Weight is a key issue, Towe went on, and when thinking about weight, you must take balance, manoeuvrability, ergonomics and functionality into account. And it’s not just about the arborist up the tree; the ground crew has a vital part to play as well. It’s all about understanding the arborist’s workday – from the rigging to the ascent, the cutting and pruning, the descent and the clean-up.

Towe welcomed Pierre Lanquist, global product manager, professional chainsaws, to the stage to reveal Husqvarna’s latest innovations: two brand-new, battery-powered chainsaws – the T540i XP and the 540i XP.

Dual-wielding the new saws, Pierre said: “For many arborists, this is the only top-handle chainsaw they need. That is why this T540i XP and 540i XP really are game changers.”

The top-handle T540i XP and the rear-handle 540i XP have capabilities equivalent to professional 40 cc class petrol chainsaws and use the newly released Husqvarna BLi200X (T540i XP) or Husqvarna BLi300 (540i XP) batteries.

“The top-handle chainsaw is 100 per cent for the professional arborist working up in a tree – that’s the tool for that. The rear-handle has got the same power but is also perfect for the ground crew.”

Pierre continued: “A chainsaw is nothing if it hasn’t got an excellent chain. That is what does the work. Therefore, we have developed the SP21G chain for efficient and very smooth cuts. We have that on both chainsaws here and that makes a huge difference when working.”

Josephine Hedger and Scott Forrest, members of the H-Team – Husqvarna’s ambassador programme – then offered the audience an end user’s perspective. Jo, a multiple tree-climbing world champion, is director of Hampshire-based Arbor-Venture Tree Care, while Scott, who has made the mammoth journey from New Zealand to attend the event, is an arborist and fellow tree-climbing world champion.

Forestry Journal: The rear-handle 540i XP chainsaw.The rear-handle 540i XP chainsaw.

So, how do the new saws measure up? “They’re just fantastic,” said Scott. “Just a great tool to use. It makes my everyday work life so much easier.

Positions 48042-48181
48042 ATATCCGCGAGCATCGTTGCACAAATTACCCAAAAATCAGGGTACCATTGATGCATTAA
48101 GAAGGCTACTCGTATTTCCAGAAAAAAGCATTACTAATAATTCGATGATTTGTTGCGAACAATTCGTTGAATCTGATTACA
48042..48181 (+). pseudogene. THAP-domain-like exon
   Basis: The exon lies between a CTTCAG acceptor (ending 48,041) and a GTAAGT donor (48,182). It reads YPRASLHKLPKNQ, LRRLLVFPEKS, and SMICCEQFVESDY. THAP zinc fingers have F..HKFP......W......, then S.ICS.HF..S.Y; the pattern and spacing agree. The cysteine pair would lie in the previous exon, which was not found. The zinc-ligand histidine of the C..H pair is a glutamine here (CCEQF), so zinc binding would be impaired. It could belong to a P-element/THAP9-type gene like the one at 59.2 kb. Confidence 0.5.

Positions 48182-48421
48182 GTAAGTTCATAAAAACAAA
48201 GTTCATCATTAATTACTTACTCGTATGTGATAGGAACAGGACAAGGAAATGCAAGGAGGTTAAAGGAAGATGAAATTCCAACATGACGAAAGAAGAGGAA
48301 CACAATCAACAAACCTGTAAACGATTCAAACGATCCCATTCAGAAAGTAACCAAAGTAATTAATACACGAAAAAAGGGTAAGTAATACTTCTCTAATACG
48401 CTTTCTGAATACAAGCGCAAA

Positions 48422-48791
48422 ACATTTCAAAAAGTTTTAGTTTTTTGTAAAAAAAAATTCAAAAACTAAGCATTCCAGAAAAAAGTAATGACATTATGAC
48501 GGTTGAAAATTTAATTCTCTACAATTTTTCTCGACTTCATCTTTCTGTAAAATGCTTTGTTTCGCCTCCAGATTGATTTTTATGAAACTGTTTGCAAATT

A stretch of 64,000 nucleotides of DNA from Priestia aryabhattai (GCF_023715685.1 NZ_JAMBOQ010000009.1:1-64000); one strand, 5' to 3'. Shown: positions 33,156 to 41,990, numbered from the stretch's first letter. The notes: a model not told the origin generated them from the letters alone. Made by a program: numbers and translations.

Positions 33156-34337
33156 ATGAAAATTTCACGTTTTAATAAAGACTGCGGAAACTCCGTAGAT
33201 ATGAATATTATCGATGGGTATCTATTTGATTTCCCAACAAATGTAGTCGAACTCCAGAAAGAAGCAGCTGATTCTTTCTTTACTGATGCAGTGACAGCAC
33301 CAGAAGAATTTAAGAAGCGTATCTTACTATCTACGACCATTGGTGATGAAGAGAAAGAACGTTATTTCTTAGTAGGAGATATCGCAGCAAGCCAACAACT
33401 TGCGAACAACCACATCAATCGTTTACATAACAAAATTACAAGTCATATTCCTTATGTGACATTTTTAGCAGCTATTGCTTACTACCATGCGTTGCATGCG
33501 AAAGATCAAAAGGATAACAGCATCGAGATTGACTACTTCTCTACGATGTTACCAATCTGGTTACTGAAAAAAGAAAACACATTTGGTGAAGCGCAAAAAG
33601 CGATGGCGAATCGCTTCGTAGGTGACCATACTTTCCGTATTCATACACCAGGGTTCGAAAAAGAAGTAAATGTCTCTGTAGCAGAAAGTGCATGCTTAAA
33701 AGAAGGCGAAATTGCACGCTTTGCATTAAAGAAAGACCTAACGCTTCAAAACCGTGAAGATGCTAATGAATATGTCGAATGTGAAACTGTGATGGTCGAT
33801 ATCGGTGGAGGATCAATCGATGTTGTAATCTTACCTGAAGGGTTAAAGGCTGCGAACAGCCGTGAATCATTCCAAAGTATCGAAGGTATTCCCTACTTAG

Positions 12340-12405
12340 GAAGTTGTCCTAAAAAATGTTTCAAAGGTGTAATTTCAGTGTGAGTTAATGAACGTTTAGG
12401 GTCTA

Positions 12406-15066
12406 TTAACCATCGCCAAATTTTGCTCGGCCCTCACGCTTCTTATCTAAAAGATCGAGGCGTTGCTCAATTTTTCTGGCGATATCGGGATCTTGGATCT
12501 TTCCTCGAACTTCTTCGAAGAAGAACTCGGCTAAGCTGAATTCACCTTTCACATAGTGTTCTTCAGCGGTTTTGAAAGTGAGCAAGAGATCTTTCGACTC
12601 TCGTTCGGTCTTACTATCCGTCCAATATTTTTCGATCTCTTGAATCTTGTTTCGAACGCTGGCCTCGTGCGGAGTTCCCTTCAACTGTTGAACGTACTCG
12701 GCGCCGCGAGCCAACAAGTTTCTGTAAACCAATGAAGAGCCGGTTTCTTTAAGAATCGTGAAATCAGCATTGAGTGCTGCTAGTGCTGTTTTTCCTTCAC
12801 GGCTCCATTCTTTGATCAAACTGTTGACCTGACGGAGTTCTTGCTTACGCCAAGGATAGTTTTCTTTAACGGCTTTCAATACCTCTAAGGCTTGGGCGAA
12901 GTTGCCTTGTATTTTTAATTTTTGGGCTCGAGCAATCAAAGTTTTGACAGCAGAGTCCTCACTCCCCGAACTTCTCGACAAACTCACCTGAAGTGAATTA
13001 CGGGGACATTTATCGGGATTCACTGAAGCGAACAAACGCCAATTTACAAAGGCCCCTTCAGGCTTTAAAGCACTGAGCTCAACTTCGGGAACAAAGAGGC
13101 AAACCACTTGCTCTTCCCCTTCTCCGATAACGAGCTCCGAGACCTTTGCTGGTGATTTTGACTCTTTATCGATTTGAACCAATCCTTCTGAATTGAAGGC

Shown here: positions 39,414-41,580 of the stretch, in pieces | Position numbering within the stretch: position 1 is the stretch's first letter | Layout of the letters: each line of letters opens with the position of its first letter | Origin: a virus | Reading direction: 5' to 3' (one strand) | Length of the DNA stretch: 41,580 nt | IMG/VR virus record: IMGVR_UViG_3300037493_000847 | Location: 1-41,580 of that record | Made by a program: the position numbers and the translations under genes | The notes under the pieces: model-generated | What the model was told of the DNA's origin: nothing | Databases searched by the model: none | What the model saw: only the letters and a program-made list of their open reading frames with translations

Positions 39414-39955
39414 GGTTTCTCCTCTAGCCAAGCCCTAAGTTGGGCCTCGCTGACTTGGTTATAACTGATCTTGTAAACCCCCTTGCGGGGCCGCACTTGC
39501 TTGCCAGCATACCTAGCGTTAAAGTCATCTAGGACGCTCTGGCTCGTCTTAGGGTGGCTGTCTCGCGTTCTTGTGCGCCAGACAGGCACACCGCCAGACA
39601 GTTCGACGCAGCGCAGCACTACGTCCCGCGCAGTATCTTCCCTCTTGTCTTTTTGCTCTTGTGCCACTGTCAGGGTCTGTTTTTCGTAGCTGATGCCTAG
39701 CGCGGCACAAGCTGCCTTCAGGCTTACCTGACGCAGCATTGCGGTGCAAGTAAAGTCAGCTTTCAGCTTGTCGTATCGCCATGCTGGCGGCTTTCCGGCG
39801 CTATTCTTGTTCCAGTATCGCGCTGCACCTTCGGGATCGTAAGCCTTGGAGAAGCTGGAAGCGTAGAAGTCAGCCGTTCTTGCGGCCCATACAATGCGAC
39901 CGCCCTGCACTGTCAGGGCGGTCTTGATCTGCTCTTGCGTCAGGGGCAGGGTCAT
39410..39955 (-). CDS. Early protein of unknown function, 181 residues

“There are so many new features on these saws but, for me, the most impressive thing I like about them is more power, better performance with longer battery life, and that enables me to do more work, cut more branches, get more stuff on the ground and be more productive in my daily work, and that’s a huge bonus for me.

“It’s easy to hang on the harness and climb around the tree. It follows you around nicely when you’re swinging on the branches, and when you’re hanging in really awkward positions, you can lift the saw off and get it into a good position because it’s easy to handle.”

Jo also praised its power and performance: “It’s really important for my job that the saw is reliable and I’m confident that the saw is going to perform as I want it … And then the benefits of using battery for reduced vibration, reduced noise and no emissions. From a health point of view, to look after myself and my employees, it’s a massive benefit, and if I’m being employed to look after trees, why would I not also look after myself and the others around me?”

Touching on durability, Jo added: “We’ve been testing a number of them at our company for six months. They have been treated no differently. Just because they’re battery, we haven’t wrapped them up in bubble wrap. We’ve chucked them in the trucks, they have been bashed about in the trees; back at the yard, all the saws get put back in cabinets, so they might be at the bottom, and we’ve had no issues durability-wise. There is no reason why this wouldn’t outlive the petrol saws that we’ve got.”

Forestry Journal: The top-handle T540i XP chainsaw.The top-handle T540i XP chainsaw.

With the big unveiling over, the audience were given the opportunity to see the saws up-close, with members of the H-Team dotted around, giving their insight.

Sometime later, we were ferried to our hotel by coach – the rather splendid Hooks Herrgård. A half-hour drive from the factory, it is a manor house situated on the edge of Lake Hookasjon. The evening included dinner, with one of the H-Team even opening a few bottles of beer with their chainsaw. Under controlled conditions, of course.

Forestry Journal: Left to right: H-Team members Tim Bendle and Scott Forrest during the tree-climbing demonstration.Left to right: H-Team members Tim Bendle and Scott Forrest during the tree-climbing demonstration.